Price fluctuations unlikely to impact global (and Australian) oil and gas industry trajectory has been saved
Price fluctuations unlikely to impact global (and Australian) oil and gas industry trajectory
16 July 2015: The cyclicality of the oil and gas industry, including recent price plunges, is unlikely to impact the long term trajectory of the sector.
However current fluctuations may speed up a number of global industry trends, according to the latest annual instalment of Deloitte’s Oil and Gas Reality Check report.
The 2015 edition of the global report highlights six key issues/trends:
- Shift in supply-demand fundamentals – Fluctuating industry dynamics are fuelling a power play between traditional and new oil suppliers
- New trading patterns emerging – As oil and gas supply and demand fundamentals continue to evolve, new global trade patterns are emerging
- OPEC: under pressure – OPEC currently supplies approximately 32% of the world’s crude oil, however, its market share will fall by 5% by 2018 as the supply of US tight oil picks up
- LNG prices: a buyer’s market – The price of LNG was once a model for stability, but it is less so now. Until prices stabilise, natural gas will trade in more geographically proximate regions
- Investing in innovation: the cost of complexity – Capital spending is likely to fall off in the near term, however megaprojects will still be required to meet long-term global energy demand
- National and integrated oil companies: evolving dynamics – It is currently hard to foresee a future where IOCs don’t play a pivotal role in oil and gas exploration and production.
Deloitte Australia Consulting partner, and national oil and gas leader, Mike Lynn, said the report presents the findings of a global team of Deloitte oil and gas experts, supplemented by expert perspectives from clients and industry executives.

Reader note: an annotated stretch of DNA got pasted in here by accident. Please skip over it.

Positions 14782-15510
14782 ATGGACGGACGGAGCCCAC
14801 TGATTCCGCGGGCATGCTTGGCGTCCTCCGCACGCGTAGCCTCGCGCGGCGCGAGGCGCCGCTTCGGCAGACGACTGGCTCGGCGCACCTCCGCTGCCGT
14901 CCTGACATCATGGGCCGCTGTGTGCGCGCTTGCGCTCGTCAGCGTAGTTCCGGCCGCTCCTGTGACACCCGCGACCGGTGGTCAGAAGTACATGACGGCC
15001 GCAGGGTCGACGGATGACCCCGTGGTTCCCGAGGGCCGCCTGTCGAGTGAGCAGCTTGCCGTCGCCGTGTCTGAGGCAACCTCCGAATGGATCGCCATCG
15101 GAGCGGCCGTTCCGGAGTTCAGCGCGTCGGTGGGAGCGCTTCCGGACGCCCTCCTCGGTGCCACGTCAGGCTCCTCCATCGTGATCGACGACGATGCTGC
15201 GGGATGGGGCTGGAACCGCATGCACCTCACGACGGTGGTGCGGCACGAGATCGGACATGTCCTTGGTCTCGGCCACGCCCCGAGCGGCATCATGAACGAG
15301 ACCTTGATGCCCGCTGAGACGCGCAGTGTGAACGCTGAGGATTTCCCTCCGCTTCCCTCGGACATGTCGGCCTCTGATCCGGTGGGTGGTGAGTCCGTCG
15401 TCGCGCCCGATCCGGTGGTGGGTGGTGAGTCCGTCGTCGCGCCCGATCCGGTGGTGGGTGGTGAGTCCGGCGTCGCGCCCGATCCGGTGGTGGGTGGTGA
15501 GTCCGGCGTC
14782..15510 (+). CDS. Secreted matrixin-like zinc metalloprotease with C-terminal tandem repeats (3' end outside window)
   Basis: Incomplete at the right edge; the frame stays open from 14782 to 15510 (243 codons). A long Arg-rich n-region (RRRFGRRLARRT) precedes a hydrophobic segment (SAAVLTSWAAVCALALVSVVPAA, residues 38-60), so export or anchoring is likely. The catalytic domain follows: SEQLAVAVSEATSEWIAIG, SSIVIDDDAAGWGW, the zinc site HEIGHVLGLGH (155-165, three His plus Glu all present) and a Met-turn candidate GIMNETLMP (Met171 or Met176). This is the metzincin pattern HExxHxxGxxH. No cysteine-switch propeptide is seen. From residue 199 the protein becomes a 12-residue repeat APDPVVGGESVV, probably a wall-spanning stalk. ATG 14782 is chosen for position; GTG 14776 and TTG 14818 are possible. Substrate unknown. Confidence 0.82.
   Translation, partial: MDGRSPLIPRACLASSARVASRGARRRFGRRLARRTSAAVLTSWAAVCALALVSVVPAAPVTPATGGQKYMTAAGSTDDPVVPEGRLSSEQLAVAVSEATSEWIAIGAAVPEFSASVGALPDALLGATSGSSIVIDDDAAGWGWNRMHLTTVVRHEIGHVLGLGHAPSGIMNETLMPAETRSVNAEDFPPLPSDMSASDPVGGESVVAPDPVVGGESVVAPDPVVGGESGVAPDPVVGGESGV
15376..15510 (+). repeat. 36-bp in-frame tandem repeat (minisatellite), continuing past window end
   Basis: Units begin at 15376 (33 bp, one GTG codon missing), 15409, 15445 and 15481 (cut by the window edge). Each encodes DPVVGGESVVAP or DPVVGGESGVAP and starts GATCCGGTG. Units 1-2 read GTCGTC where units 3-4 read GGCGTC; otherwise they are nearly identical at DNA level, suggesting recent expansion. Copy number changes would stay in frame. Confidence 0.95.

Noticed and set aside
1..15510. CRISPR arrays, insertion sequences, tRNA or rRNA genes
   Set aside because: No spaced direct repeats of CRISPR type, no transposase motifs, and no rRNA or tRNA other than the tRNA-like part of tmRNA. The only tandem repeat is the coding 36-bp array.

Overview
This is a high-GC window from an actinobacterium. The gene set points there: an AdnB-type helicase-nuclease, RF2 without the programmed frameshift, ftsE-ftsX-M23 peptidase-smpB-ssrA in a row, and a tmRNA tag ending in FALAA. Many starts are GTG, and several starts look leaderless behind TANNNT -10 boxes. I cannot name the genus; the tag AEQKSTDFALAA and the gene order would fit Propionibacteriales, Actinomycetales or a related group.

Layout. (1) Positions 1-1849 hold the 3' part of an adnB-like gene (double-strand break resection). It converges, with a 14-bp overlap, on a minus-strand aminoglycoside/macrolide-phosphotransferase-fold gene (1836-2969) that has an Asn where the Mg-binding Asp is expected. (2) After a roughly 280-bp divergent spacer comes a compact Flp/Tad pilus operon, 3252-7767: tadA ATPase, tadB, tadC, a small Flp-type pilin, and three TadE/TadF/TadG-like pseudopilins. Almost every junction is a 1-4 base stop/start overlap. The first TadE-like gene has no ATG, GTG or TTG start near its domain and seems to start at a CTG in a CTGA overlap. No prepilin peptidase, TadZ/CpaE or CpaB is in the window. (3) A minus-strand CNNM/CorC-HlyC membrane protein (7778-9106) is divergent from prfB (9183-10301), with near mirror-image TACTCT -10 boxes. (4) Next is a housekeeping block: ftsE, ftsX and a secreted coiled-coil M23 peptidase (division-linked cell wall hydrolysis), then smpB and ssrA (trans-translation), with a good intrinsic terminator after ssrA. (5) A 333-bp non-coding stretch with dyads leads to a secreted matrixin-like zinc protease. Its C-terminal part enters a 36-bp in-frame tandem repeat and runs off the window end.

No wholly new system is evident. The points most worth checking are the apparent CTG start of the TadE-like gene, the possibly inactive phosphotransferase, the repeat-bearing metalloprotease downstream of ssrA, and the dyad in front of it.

“The global oil and gas industry has been built on long-term investments, and has successfully emerged from cyclical downturns in the past,” he said.
“Another year has certainly brought further changes to industry fundamentals, including expansion and contraction on a number of fronts.
“Macroeconomic conditions, demand-supply balance, regulatory constructs, cost of inputs, commodity prices, competitive behaviour, the impact of geopolitics, and the related use of energy as a diplomatic tool are all coming into play, and impacting different countries and markets, in different ways.”
Three of the trends are particularly relevant for an Australian LNG sector about to turn the taps on a number of mega-projects, making the country a new and significant global gas exporter.
Shift in supply-demand fundamentals
The global centre of demand for hydrocarbons has shifted from the US to Asia, and most new supply of oil and gas will be absorbed by demand in Asia, on Australia’s doorstep and our core LNG export market.
“Asia is central to Australia’s LNG future as our operators shape-shift this year from construction to marketing and trading,” Lynn said.
“A question remains over where to locate the trading function. Singapore is angling to be the dominant centre for the region, but China is also likely to emphasise Shanghai as its trading hub.
“Australia’s LNG trade should hedge its bets and retain a foot in both locations.”
LNG prices: a buyer’s market
Around 60 million tonnes of additional LNG supply will come just from Australia in the next 24 months, just as buyers are challenging some of the long held basics of pricing and contracting.
According to Lynn: “Australia’s LNG projects are generally tied to the legacy model that includes long-term contracts and prices indexed to oil.
“But Australia simply isn’t competitive in its current state and things need to change. Local operators need to respond to changing customer demands and focus on margin improvement by targeting cost and productivity gains if they are to achieve their full potential.”
Investing in innovation: the cost of complexity
Getting costs and productivity corrected to match the new price environment is a competitive imperative.
“Our LNG sector, and including suppliers and contractors, needs to have a cost and productivity profile that is cost competitive and economically viable at US$50 per barrel,” Lynn said.
“But improvements are only going to come via a focus on innovations across people, data and organisation and where the sector does away with its traditional ‘go it alone’ attitude and collaborates at every opportunity.”
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